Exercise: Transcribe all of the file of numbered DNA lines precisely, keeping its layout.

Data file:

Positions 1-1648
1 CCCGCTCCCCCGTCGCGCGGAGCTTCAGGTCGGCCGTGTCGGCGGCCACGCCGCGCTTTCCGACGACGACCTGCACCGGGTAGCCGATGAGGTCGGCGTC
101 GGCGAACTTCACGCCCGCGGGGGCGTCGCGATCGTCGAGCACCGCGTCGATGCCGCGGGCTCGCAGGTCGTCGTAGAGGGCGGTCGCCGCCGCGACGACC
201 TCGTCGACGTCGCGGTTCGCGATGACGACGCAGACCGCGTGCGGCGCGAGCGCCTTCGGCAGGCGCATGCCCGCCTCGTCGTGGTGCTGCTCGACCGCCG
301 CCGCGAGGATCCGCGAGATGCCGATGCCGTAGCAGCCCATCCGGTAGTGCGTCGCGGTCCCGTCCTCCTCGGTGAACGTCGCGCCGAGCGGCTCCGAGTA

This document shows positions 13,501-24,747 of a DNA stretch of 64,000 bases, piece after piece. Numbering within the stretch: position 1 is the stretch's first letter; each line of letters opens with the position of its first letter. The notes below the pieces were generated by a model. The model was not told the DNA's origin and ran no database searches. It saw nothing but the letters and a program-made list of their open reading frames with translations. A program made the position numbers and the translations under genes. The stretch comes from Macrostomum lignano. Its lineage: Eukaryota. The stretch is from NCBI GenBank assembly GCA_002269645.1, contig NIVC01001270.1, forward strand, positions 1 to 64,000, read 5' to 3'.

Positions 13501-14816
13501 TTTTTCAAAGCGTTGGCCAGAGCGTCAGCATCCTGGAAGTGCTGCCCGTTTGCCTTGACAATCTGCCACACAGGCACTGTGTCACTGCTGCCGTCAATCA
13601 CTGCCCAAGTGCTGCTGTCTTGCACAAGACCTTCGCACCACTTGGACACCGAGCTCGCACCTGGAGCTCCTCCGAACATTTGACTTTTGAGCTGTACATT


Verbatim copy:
Positions 1-1648
1 CCCGCTCCCCCGTCGCGCGGAGCTTCAGGTCGGCCGTGTCGGCGGCCACGCCGCGCTTTCCGACGACGACCTGCACCGGGTAGCCGATGAGGTCGGCGTC
101 GGCGAACTTCACGCCCGCGGGGGCGTCGCGATCGTCGAGCACCGCGTCGATGCCGCGGGCTCGCAGGTCGTCGTAGAGGGCGGTCGCCGCCGCGACGACC
201 TCGTCGACGTCGCGGTTCGCGATGACGACGCAGACCGCGTGCGGCGCGAGCGCCTTCGGCAGGCGCATGCCCGCCTCGTCGTGGTGCTGCTCGACCGCCG
301 CCGCGAGGATCCGCGAGATGCCGATGCCGTAGCAGCCCATCCGGTAGTGCGTCGCGGTCCCGTCCTCCTCGGTGAACGTCGCGCCGAGCGGCTCCGAGTA

This document shows positions 13,501-24,747 of a DNA stretch of 64,000 bases, piece after piece. Numbering within the stretch: position 1 is the stretch's first letter; each line of letters opens with the position of its first letter. The notes below the pieces were generated by a model. The model was not told the DNA's origin and ran no database searches. It saw nothing but the letters and a program-made list of their open reading frames with translations. A program made the position numbers and the translations under genes. The stretch comes from Macrostomum lignano. Its lineage: Eukaryota. The stretch is from NCBI GenBank assembly GCA_002269645.1, contig NIVC01001270.1, forward strand, positions 1 to 64,000, read 5' to 3'.

Positions 13501-14816
13501 TTTTTCAAAGCGTTGGCCAGAGCGTCAGCATCCTGGAAGTGCTGCCCGTTTGCCTTGACAATCTGCCACACAGGCACTGTGTCACTGCTGCCGTCAATCA
13601 CTGCCCAAGTGCTGCTGTCTTGCACAAGACCTTCGCACCACTTGGACACCGAGCTCGCACCTGGAGCTCCTCCGAACATTTGACTTTTGAGCTGTACATT